A squarer mile

For better or worse, that City has undergone a revolution. Its old guard has been seen off, or paid off

A windowless wall surrounds the Bank of England. It was built by John Soane, two centuries ago, to keep the rioters out and the gold bullion safe within. We have the Bank’s assurance that the gold is still there, but, like other components of the workaday City, it is not on general view.

So when Polly Braden brought her camera to the City, she took pictures of the wall and of the rioters — they recur from time to time — but not of the bars of gold. She prowled the place’s streets, but never ventured within its walls. A pity: she might have shown us Simpson’s Tavern, or the Room at Lloyd’s, or even the historic convenience inaugurated, in Victorian days, by Alderman Josiah Gunton. Her picture book The Square Mile (Hoxton Mini Press, £17.95) carries a sub-title: The Secret City.

Fortunately, then, it runs to a commentary by David Kynaston, the City’s peerless historian. He traces its character back beyond Soane — it was Addison who called it an emporium for the whole Earth — and forward to its latest reincarnation. Along the way, he seems to have fallen out of love with it.

He looks back to the City that I first knew, a place of clubs and cartels — but, he says, a place where trust mattered and “My word is my bond is my bond” meant what it said. It may have been a more pleasant place. It wasn’t a more industrious place, or more sober. As for its customers, if they worked from nine to five and from Monday to Friday, they would never have seen a bank open.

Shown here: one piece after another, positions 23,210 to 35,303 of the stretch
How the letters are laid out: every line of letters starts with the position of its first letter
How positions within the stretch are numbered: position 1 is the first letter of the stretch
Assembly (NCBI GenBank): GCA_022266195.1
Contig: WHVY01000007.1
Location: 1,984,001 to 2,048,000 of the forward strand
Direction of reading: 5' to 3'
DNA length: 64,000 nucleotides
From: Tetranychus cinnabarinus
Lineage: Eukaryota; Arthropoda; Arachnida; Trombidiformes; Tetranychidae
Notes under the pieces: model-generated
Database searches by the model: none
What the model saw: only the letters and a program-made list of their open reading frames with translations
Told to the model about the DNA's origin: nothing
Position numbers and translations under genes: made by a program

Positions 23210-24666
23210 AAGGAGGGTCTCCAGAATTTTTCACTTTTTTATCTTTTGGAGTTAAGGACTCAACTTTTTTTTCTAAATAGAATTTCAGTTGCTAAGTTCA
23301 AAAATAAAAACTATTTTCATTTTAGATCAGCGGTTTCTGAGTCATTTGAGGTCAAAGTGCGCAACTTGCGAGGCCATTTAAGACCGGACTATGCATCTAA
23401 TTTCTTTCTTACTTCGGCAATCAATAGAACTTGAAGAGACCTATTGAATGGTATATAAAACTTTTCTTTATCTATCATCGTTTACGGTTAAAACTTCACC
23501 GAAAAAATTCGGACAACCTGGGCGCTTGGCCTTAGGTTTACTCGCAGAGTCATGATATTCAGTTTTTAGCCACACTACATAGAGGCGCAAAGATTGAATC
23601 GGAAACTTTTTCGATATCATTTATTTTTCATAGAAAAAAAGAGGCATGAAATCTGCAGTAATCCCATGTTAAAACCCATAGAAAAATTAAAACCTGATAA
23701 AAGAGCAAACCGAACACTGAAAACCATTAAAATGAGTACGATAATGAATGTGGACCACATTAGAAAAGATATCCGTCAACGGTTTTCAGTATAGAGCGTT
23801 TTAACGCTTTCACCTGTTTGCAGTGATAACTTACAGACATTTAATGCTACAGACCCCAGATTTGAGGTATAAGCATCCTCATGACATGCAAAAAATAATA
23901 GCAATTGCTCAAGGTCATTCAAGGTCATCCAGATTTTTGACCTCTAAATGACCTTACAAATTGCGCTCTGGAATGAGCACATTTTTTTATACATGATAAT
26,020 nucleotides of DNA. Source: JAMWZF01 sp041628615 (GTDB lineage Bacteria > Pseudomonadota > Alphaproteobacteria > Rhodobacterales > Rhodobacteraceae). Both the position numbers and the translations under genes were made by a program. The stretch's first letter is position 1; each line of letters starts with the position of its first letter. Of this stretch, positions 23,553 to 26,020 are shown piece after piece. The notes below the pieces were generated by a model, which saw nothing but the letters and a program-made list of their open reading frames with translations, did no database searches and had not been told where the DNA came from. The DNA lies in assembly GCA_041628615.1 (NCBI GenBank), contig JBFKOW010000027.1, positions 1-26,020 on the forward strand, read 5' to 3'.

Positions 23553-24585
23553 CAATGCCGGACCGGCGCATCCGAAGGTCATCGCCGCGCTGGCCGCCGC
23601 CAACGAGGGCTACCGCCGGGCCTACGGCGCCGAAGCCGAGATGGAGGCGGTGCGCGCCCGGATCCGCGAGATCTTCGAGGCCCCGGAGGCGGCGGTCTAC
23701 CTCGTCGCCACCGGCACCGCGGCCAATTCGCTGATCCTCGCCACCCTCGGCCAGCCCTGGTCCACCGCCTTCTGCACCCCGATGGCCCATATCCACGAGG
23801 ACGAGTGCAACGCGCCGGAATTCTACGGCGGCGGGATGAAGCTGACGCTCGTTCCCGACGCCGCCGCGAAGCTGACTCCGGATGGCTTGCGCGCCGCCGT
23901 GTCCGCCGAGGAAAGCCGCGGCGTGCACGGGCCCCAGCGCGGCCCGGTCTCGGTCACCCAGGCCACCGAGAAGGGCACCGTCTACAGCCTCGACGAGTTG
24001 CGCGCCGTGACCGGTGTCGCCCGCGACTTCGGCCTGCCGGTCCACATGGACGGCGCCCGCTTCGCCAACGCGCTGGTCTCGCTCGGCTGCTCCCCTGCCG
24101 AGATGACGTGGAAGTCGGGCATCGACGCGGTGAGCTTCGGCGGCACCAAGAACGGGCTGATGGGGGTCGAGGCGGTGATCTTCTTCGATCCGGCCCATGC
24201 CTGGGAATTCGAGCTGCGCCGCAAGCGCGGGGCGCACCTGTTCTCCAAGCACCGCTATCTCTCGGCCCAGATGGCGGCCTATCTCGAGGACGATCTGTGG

For better or worse, that City has undergone a revolution. Its old guard has been seen off, or paid off. A new guard has come from all over the world, to give the host country an international marketplace and an improbably successful export earner. If in this process the City has turned into Hong Kong West — well, Hong Kong was a success story.

David Kynaston shrinks from the price of success, too often paid in greed and hubris. Oddly, he points an accusing finger at Brian Pitman, who took Lloyds Bank to the top by steering clear of the new “investment banking” and sticking to what it did best. At that time, two botched attempts at investment banking cost National Westminster its independence.

And if there had been no revolution? If the foreigners had been kept out, if the Stock Exchange was still a club with a private monopoly, if exchange control — that durable wartime expedient — was still with us? Would the old guard have become a latter-day version of the City’s ancient guilds: the Worshipful Company of Stockjobbers, of Billbrokers, of Merchant Bankers, now focusing on good works and good dinners? That might have been a pleasant City, but not an emporium for the whole Earth.

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